Divorce is one of the hardest things to go through, next to death of a loved one, and one of the more difficult aspects is the legal nonsense you have to go through to make it official. Even if you’ve emotionally moved on, the paperwork can take months and even years to resolve. However, the process may just have gotten a whole lot easier with the help of everyone’s favorite social media site, Facebook.
There are so many issues that arise during a divorce settlement that no one thinks of until it happens to them. Sometimes a spouse has disappeared, so there’s no one to actually sign the papers. Other times, one party simply refuses to grant a divorce for whatever reason. The list of obstacles is endless, so one New York judge decided to do something about it. He issued a ruling that allowed a Brooklyn woman to serve her spouse divorce papers via Facebook messages.
Manhattan Supreme Court Justice Matthew Cooper allowed Ellanora Baidoo to use this normally casual form of communication to serve her husband with divorce papers, because he was completely unresponsive to every other attempt she and her lawyers made.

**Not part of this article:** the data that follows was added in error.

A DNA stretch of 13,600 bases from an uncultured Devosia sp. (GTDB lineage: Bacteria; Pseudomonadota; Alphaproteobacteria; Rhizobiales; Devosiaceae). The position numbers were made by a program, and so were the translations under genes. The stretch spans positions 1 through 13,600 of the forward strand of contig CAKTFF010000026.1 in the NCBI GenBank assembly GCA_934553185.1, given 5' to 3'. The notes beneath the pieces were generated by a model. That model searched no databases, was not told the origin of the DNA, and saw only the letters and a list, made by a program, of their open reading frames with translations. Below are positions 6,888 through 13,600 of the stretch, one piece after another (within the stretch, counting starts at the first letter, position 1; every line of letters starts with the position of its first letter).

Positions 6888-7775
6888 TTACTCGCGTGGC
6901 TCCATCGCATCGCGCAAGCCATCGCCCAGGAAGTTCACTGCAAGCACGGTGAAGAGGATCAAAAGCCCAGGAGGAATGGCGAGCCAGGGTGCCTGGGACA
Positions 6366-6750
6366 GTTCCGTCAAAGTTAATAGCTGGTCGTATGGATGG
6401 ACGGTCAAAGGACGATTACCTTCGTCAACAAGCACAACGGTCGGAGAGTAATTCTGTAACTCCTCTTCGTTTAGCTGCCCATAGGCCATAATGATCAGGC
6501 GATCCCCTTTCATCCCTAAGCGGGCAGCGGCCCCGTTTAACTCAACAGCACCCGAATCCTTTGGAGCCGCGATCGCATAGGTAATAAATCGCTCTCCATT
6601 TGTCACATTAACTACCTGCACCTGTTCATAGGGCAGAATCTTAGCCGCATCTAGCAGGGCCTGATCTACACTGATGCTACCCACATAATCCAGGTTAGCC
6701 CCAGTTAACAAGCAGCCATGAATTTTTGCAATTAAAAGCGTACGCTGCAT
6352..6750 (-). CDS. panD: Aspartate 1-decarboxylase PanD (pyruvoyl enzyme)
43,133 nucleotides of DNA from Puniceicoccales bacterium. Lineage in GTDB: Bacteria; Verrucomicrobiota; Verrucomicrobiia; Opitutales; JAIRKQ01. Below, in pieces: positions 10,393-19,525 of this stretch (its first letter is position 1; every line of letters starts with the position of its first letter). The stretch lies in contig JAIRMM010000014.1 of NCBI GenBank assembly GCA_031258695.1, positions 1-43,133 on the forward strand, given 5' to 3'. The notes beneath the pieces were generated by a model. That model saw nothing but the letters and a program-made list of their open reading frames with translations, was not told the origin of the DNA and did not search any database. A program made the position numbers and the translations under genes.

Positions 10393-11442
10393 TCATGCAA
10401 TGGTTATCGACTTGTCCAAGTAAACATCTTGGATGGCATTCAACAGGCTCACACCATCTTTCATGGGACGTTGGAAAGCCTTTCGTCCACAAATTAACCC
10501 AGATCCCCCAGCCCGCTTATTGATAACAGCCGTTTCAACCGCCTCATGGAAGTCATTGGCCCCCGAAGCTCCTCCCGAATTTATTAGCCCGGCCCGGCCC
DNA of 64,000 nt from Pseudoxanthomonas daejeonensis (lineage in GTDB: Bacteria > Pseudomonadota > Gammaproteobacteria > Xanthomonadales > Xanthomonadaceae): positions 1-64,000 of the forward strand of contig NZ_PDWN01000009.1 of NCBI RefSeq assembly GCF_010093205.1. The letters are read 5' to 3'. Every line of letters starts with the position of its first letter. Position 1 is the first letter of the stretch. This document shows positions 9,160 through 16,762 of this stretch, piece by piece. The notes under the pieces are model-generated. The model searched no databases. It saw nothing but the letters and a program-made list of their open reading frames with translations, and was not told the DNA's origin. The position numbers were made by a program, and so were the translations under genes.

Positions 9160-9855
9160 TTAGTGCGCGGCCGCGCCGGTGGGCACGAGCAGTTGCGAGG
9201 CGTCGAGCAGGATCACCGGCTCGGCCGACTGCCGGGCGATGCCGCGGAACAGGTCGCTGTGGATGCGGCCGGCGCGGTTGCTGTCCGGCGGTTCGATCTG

Baidoo and her soon-to-be ex-husband, Sena Blood-Dzraku, got married in a civil ceremony back in 2009 but the marriage quickly fell apart when Blood-Dzraku refused to give his new wife the traditional Ghanaian marriage he promised her. Baidoo claims that as a result, the two never lived together and never even consummated the marriage. They only talk via phone and Facebook because Blood-Dzraku refuses to give his wife a current address, making it impossible to properly serve him divorce papers.
Baidoo’s lawyers did everything they could to find him, but strangely enough his address was literally nowhere to be found. According to the ruling, “[the] post office has no forwarding address for him, there is no billing address linked to his prepaid cell phone and the Department of Motor Vehicles has no record of him.” And no, he is not Jason Bourne.
So the judge decided to make a monumental ruling that has potential to change divorces forever. He declared that if Baidoo has her lawyer log into her Facebook account and serve Blood-Dzraku papers once a week for three weeks via Facebook message, the divorce will be legal and binding even if he doesn’t respond. The idea seems to be if you’ve been given sufficient time to respond to served papers, and opt not to, you are essentially waiving your right to refuse the divorce.
So far, Baidoo’s lawyers have only sent the papers once, and not surprisingly Blood-Dzraku has not responded. If the ruling stands and the divorce does go through, this could be the beginning of a legal trend. I only hope it doesn’t extend to marriages. Facebook messages are cute and all, but I feel like the use of emojis would take all the romance out of it.